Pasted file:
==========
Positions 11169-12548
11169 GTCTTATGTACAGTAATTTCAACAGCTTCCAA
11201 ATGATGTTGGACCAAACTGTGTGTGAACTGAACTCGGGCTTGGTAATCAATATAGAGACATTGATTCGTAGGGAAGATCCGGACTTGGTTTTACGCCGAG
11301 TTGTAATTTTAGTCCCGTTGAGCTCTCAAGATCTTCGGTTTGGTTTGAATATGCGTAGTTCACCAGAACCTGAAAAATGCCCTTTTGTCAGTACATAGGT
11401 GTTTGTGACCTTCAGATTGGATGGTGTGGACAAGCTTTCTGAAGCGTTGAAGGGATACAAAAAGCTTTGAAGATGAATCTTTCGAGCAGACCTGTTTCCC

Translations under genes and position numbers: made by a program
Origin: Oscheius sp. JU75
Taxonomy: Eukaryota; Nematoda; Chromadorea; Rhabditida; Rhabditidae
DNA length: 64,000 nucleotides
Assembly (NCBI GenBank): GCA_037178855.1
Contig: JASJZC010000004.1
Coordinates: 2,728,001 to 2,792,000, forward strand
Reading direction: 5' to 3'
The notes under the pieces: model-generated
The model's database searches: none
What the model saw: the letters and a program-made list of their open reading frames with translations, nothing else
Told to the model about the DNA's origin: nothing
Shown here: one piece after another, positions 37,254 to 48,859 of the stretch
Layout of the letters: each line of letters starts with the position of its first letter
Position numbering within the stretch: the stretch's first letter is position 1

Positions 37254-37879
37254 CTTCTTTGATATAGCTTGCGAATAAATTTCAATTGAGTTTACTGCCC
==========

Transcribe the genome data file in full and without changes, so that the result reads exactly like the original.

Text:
Positions 11169-12548
11169 GTCTTATGTACAGTAATTTCAACAGCTTCCAA
11201 ATGATGTTGGACCAAACTGTGTGTGAACTGAACTCGGGCTTGGTAATCAATATAGAGACATTGATTCGTAGGGAAGATCCGGACTTGGTTTTACGCCGAG
11301 TTGTAATTTTAGTCCCGTTGAGCTCTCAAGATCTTCGGTTTGGTTTGAATATGCGTAGTTCACCAGAACCTGAAAAATGCCCTTTTGTCAGTACATAGGT
11401 GTTTGTGACCTTCAGATTGGATGGTGTGGACAAGCTTTCTGAAGCGTTGAAGGGATACAAAAAGCTTTGAAGATGAATCTTTCGAGCAGACCTGTTTCCC

Translations under genes and position numbers: made by a program
Origin: Oscheius sp. JU75
Taxonomy: Eukaryota; Nematoda; Chromadorea; Rhabditida; Rhabditidae
DNA length: 64,000 nucleotides
Assembly (NCBI GenBank): GCA_037178855.1
Contig: JASJZC010000004.1
Coordinates: 2,728,001 to 2,792,000, forward strand
Reading direction: 5' to 3'
The notes under the pieces: model-generated
The model's database searches: none
What the model saw: the letters and a program-made list of their open reading frames with translations, nothing else
Told to the model about the DNA's origin: nothing
Shown here: one piece after another, positions 37,254 to 48,859 of the stretch
Layout of the letters: each line of letters starts with the position of its first letter
Position numbering within the stretch: the stretch's first letter is position 1

Positions 37254-37879
37254 CTTCTTTGATATAGCTTGCGAATAAATTTCAATTGAGTTTACTGCCC